by Robert Ramey
Recently there has been discussion on the Developer’s mailing list regarding the status, maintenance (or lack thereof), and improvement of Boost MPL by Alexi Gurtovoy and David Abrahams.
This is a pivotal library in boost and is use by many other libraries.The library consists roughly of three parts:
a) integral constants
c) typelists which are insired by and analogous to containers of STL.
It was made around 2003 and is compatible with C++03. It includes much hacking to support many obsolete and defective compilers.
MPL was written by a pair of the most talented C++ programmers on the planet. It took them many months of work. (They also wrote a book on the subject!).
* it contains support for many obsolete (or never really working) compilers
* it’s a very large and comprehensive library with many components
* it needed to employ the most obscure template meta programming/preprocessor programming tricks.
* so its very hard to understand, enhance and maintain.*
* There is currentlly no specific person currently specifically responsible for it.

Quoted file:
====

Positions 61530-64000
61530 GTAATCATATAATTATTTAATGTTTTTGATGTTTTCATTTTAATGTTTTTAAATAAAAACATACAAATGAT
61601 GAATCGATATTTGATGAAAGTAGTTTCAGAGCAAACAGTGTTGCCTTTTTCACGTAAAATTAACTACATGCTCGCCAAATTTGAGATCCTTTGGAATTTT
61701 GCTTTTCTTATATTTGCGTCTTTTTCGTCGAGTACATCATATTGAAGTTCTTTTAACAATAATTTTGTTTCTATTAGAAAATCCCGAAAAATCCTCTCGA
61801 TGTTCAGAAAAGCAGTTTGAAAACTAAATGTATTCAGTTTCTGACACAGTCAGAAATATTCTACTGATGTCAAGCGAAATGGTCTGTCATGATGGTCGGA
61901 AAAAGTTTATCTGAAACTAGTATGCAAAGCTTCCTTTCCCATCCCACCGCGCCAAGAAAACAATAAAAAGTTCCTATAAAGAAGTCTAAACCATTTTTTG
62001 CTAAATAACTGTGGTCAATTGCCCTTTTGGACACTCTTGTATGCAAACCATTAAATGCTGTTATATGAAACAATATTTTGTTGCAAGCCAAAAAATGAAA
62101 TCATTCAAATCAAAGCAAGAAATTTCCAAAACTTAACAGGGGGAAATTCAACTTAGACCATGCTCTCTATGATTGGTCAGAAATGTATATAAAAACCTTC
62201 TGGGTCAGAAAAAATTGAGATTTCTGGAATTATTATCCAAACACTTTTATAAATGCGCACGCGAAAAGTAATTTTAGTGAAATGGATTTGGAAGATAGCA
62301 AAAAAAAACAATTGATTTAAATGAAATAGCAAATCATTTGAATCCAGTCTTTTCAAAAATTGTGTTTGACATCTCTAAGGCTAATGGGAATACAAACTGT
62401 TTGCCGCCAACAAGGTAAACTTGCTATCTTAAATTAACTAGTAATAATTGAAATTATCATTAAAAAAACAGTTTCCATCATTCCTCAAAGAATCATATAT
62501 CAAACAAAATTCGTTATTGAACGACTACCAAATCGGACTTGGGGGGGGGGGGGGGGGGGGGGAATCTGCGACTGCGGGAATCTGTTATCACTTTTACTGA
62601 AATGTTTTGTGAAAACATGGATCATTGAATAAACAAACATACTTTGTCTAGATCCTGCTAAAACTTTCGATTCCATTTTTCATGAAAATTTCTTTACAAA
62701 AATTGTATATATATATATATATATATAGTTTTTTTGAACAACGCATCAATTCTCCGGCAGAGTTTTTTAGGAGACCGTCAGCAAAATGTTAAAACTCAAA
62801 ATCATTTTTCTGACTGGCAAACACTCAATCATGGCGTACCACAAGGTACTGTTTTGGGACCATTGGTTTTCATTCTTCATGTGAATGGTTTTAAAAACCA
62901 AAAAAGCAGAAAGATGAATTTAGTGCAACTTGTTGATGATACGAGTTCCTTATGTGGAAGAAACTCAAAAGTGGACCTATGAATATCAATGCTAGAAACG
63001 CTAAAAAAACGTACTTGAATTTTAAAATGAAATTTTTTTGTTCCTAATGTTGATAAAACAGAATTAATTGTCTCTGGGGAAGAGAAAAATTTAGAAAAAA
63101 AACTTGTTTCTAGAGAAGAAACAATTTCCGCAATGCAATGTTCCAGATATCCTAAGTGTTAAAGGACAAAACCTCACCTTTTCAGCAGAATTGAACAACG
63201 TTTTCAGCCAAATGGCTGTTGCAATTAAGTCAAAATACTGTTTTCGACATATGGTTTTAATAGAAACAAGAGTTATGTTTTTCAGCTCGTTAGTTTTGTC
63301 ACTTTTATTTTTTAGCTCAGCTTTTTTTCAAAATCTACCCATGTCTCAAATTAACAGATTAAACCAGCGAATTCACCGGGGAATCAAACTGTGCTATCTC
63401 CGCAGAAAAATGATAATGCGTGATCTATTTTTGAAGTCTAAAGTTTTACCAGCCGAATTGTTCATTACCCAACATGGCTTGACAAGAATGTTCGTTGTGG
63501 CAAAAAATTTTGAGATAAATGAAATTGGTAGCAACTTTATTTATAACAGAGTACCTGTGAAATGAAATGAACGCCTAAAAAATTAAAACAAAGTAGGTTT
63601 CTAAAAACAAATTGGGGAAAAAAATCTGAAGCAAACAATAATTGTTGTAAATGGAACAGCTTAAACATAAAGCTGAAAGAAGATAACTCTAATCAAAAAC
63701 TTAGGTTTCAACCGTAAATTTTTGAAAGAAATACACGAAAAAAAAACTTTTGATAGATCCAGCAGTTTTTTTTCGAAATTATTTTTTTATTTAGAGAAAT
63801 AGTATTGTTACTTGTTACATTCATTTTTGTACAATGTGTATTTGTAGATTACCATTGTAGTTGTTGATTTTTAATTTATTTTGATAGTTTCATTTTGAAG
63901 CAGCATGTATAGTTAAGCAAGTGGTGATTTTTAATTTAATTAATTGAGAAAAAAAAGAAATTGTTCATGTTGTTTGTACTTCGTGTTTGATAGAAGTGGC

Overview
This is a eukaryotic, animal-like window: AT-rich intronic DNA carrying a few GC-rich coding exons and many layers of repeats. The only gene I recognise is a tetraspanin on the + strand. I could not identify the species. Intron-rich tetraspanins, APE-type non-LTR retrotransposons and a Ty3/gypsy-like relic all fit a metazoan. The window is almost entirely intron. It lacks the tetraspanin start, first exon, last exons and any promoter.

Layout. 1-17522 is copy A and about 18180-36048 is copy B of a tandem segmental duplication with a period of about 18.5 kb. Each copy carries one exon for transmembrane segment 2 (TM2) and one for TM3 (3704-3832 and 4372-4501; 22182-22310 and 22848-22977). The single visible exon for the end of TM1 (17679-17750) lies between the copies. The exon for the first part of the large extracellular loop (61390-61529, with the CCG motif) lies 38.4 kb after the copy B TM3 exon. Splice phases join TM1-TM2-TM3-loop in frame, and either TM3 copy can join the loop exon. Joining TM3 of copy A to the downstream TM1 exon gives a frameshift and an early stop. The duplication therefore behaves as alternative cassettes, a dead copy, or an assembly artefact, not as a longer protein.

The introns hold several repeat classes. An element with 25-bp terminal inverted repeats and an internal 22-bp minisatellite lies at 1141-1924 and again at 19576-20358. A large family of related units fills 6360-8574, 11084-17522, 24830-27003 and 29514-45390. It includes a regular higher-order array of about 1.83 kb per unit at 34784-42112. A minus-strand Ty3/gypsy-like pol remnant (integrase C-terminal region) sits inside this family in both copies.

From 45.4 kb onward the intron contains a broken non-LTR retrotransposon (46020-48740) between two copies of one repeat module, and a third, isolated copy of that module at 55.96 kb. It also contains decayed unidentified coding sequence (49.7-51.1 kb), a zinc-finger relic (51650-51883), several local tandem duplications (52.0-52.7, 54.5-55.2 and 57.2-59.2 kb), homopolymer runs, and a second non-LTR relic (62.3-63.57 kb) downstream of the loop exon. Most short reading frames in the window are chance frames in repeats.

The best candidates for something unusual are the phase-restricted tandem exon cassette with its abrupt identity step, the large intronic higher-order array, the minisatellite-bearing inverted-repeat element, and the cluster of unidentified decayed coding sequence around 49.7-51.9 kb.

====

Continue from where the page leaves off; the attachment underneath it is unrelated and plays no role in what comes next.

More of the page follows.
Making such a library with C++11 or later compiler would be a much, much easier undertaking than the original was.
I believe that a) above – integral constants can mostly be re-implemented with constexpr facilities of C++11 and that very little effort if any would be required.
Your task, should you choose to accept it, would be to make a modern version of b) – the metafunctions. Besides making the job more doable, limiting the scope in this way would make the library something that would be more likely to be eventually included as part of the C++ standard library. After all, the standard library includes type_traits (from boost). Inclusion of metafunctions to use the type_traits seems natural and compelling.
Given what I’ve said above, this task may be considered daunting. On the other hand, there are factors which mitigate the difficulty here:
* tests are all done – just select the one’s from MPL which are relevant and copy them over
* documentation is all done – just select the relevant part and re-format it for BoostBook.
So here we have a doable task which would be really useful to the Boost and C++ community.
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